FHA Energy Efficient Mortgage program (EEM). This mortgage helps people save money on their utility bills by enabling them to finance energy efficient improvements with their FHA-insured mortgage. The EEM program recognizes that an energy-efficient home will have lower operating costs, making it more affordable for the homeowners. Cost-effective energy improvements can lower utility bills and make more income available for the mortgage payment.
Section 245(a) loan. Also known as a Graduated Payment Mortgage, this loan was created for people who currently have a limited income, but expect their income to increase. The loan starts with a low interest rate and low monthly payment and gradually increases.

Applying for an FHA loan

Here are some of the typical steps involved in buying a home with FHA financing:
  • Create a budget. If you already have ample savings for making a down payment on a home, you’re a step ahead! Otherwise, saving money for the purchase of a home will require creating a budget so your savings add up quicker. Reducing your unnecessary expenditures, going out to eat less, and even working a second job are some of the ways people save money to buy a house.
  • Gather necessary documents. This includes proof of employment, pay stubs and proof of income, bank statements, proof of debt payments, etc.
  • Apply for a mortgage pre-approval. Start by talking to a mortgage loan professional about your homeownership goals. To get pre-approved for and FHA loan, you will need to provide the documents mentioned above, and the mortgage professional will ask your permission to check your credit score. Once approved, you will receive a “preapproval letter.”
  • Find a Realtor. A Realtor isn’t required to view a home that’s for sale, but working with a buyer’s agent can help you narrow your search. An agent will also negotiate the purchase price on your behalf.
  • Research and visit homes. When you start looking at homes being open to different styles and locations, can help you find your dream home. Bring your pre-approval letter (or a copy) when you shop for a house. Home sellers and real estate agents often prefer to work with buyers who are pre-approved for a mortgage, and your offer will be looked at more favorably.
  • Shop different lenders. Start by talking to a mortgage professional where you currently do your banking. It’s perfectly acceptable to rate shop and find a professional you feel comfortable working with.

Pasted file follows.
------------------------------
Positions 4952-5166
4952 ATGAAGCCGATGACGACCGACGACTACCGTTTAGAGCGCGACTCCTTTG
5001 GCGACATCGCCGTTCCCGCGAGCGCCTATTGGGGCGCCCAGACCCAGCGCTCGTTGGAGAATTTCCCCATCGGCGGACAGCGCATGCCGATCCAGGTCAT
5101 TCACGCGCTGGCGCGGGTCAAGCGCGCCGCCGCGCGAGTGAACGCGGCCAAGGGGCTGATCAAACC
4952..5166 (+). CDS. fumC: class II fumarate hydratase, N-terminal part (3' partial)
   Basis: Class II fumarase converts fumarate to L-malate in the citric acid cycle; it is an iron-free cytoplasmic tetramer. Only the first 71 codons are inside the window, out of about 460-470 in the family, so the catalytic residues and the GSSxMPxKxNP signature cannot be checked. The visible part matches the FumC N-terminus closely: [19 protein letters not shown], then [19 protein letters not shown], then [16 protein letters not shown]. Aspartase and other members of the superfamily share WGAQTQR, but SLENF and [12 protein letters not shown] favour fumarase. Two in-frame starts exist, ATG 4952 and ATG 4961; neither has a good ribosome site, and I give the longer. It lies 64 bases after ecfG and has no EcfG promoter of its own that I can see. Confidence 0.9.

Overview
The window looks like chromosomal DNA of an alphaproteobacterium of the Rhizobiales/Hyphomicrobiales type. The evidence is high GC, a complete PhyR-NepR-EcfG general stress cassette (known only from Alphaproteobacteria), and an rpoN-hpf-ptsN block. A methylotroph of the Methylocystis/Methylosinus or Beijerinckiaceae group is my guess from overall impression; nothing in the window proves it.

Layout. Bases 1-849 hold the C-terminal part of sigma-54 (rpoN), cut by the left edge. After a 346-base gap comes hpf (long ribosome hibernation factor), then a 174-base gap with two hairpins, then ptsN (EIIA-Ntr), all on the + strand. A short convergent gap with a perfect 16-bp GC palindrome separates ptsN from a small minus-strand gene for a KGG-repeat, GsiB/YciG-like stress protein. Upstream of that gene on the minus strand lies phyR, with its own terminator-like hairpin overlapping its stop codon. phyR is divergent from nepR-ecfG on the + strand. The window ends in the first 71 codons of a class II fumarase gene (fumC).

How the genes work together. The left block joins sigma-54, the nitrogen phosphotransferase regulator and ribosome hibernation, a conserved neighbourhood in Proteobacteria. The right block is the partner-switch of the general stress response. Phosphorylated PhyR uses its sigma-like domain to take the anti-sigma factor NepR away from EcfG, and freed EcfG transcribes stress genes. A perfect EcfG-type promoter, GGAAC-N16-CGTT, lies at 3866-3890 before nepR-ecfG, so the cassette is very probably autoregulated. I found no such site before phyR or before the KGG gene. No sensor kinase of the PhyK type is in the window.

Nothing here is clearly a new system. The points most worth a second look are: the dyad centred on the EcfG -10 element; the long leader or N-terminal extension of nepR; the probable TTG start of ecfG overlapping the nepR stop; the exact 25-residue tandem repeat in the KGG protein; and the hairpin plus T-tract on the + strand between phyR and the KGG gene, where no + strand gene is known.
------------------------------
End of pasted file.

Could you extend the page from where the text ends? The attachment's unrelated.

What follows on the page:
• Make an offer. When you find the home you want, you’ll make an offer, which your Realtor will present to the seller’s Realtor.
  • Submit a loan application. Although you already received a mortgage pre-approval, you’ll still need to complete a mortgage application that provides the lender with more details about your savings and debt. Once the application is submitted, it will travel through the lender’s underwriting and processing departments for approval. Once approved, you will have a “mortgage commitment.”
  • Close. Once your mortgage application is approved, the loan is clear to close. These days, many closings are done virtually with funds wired to the seller. A Title Company, chosen by the seller, will typically manage the closing.

Alternatives to FHA loans

There are literally hundreds of types of mortgage programs, and most fall into the category of conventional and non-conforming mortgages. Non-conforming mortgages don't meet Fannie Mae and Freddie Mac's rules. Examples of non-conforming loans are jumbo and government-backed loans, including FHA, VA, and USDA. These loans are still good, reliable mortgage programs that have helped millions of people become homeowners.

Are FHA loans worth it?

Conforming loans are also among the category of conventional loans, for which lenders have stricter borrower eligibility criteria. For example, most lenders will require borrowers to have a credit score of at least 620 to qualify for a conforming loan.
If you have a lower credit score and lower income, an FHA loan is definitely worth it if you qualify.

Why savvy consumers choose CU SoCal

For over 60 years CU SoCal has been providing financial services, including car loans, mortgages, Home Equity Loans, HELOCs, personal loans, credit cards, and other banking products, to those who live, work, worship, or attend school in Orange County, Los Angeles County, Riverside County, and San Bernardino County.
Please give us a call today at 866.287.6225 today to schedule a no-obligation loan consultation with a CU SoCal Member Services specialist.